Skin Cancer Awareness and Prevention
Did you know that one American dies from melanoma every hour? A tragic rate, experts say: This cancer is curable when caught early. The good news is that there are many things you can do to protect against skin cancer. Here are some of the best ways to stay safe:
Avoid the sun during the middle of the day
For many people in North America, the sun's rays are strongest between about 10 a.m. and 4 p.m. Schedule outdoor activities for other times of the day, even in winter or when the sky is cloudy. You absorb UV radiation year-round, and clouds offer little protection from damaging rays. Avoiding the sun at its strongest helps you avoid the sunburns and suntans that cause skin damage and increase your risk of developing skin cancer. Sun exposure accumulated over time also may cause skin cancer.
Wear sunscreen year-round
Sunscreens don't filter out all harmful UV radiation, especially the radiation that can lead to melanoma. But they play a major role in an overall sun protection program.Use a broad-spectrum sunscreen with an SPF of at least 15. Apply sunscreen generously, and reapply every two hours — or more often if you're swimming or perspiring. Use a generous amount of sunscreen on all exposed skin, including your lips, the tips of your ears, and the backs of your hands and neck.
Wear protective clothing
Sunscreens don't provide complete protection from UV rays. So cover your skin with dark, tightly woven clothing that covers your arms and legs, and a broad-brimmed hat, which provides more protection than a baseball cap or visor does. Some companies also sell photo protective clothing. A dermatologist can recommend an appropriate brand.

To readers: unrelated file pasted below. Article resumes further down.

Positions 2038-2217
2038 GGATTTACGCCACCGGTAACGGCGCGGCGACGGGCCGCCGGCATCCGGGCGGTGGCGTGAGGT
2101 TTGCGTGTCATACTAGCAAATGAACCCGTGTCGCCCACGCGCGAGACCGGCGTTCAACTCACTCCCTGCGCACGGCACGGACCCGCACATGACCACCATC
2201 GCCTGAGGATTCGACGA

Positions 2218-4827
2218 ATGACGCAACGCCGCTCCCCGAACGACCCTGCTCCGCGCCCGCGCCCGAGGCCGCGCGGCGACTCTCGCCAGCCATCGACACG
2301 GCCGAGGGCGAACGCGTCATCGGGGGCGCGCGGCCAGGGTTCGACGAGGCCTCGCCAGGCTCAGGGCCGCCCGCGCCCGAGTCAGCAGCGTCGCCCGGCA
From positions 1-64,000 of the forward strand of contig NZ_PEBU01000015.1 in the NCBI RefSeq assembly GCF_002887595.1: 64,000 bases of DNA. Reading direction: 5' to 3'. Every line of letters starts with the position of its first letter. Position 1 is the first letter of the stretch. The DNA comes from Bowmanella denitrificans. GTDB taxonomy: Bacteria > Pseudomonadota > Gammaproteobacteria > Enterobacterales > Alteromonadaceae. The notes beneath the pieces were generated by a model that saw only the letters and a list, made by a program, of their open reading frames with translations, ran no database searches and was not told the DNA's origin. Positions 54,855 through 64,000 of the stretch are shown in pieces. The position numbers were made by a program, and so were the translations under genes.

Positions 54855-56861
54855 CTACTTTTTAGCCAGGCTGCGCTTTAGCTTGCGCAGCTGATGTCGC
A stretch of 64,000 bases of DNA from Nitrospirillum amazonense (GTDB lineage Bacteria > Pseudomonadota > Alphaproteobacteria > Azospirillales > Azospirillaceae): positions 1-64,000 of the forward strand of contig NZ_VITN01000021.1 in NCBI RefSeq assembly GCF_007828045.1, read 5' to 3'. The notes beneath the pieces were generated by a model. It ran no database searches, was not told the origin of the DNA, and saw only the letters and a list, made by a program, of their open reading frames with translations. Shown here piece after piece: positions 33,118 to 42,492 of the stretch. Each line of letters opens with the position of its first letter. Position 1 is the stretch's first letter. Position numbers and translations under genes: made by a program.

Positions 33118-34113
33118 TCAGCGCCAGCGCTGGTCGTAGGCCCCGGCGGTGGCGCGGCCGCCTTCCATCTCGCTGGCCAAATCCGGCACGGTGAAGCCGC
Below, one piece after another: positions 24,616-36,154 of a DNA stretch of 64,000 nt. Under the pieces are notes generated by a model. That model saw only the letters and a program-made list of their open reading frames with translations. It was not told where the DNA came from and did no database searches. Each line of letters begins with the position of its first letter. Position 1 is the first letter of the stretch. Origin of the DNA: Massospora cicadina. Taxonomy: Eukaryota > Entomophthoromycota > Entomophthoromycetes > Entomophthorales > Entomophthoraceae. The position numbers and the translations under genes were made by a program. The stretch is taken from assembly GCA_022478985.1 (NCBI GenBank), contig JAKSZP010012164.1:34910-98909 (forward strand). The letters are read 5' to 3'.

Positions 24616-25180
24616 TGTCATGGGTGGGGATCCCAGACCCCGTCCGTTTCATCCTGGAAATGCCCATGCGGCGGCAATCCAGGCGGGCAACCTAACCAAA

Avoid tanning beds
Lights used in tanning beds emit UV rays and can increase your risk of skin cancer.
Be aware of sun-sensitizing medications
Some common prescription and over-the-counter drugs, including antibiotics, can make your skin more sensitive to sunlight. Ask your doctor or pharmacist about the side effects of any medications you take. If they increase your sensitivity to sunlight, take extra precautions to stay out of the sun in order to protect your skin.
Check your skin regularly and report changes to your doctor
Examine your skin often for new skin growths or changes in existing moles, freckles, bumps and birthmarks. With the help of mirrors, check your face, neck, ears and scalp. Examine your chest and trunk, and the tops and undersides of your arms and hands. Examine both the front and back of your legs, and your feet, including the soles and the spaces between your toes. Also check your genital area and between your buttocks.
Most skin cancers are preventable. Early detection of melanoma can save your life in most cases. Carefully examine all of your skin once a month. It is also a good idea to make an appointment with your family doctor or a general practitioner if you notice any unusual skin changes that worry you. To protect yourself, follow these skin cancer prevention tipsand reduce your risk of skin cancer.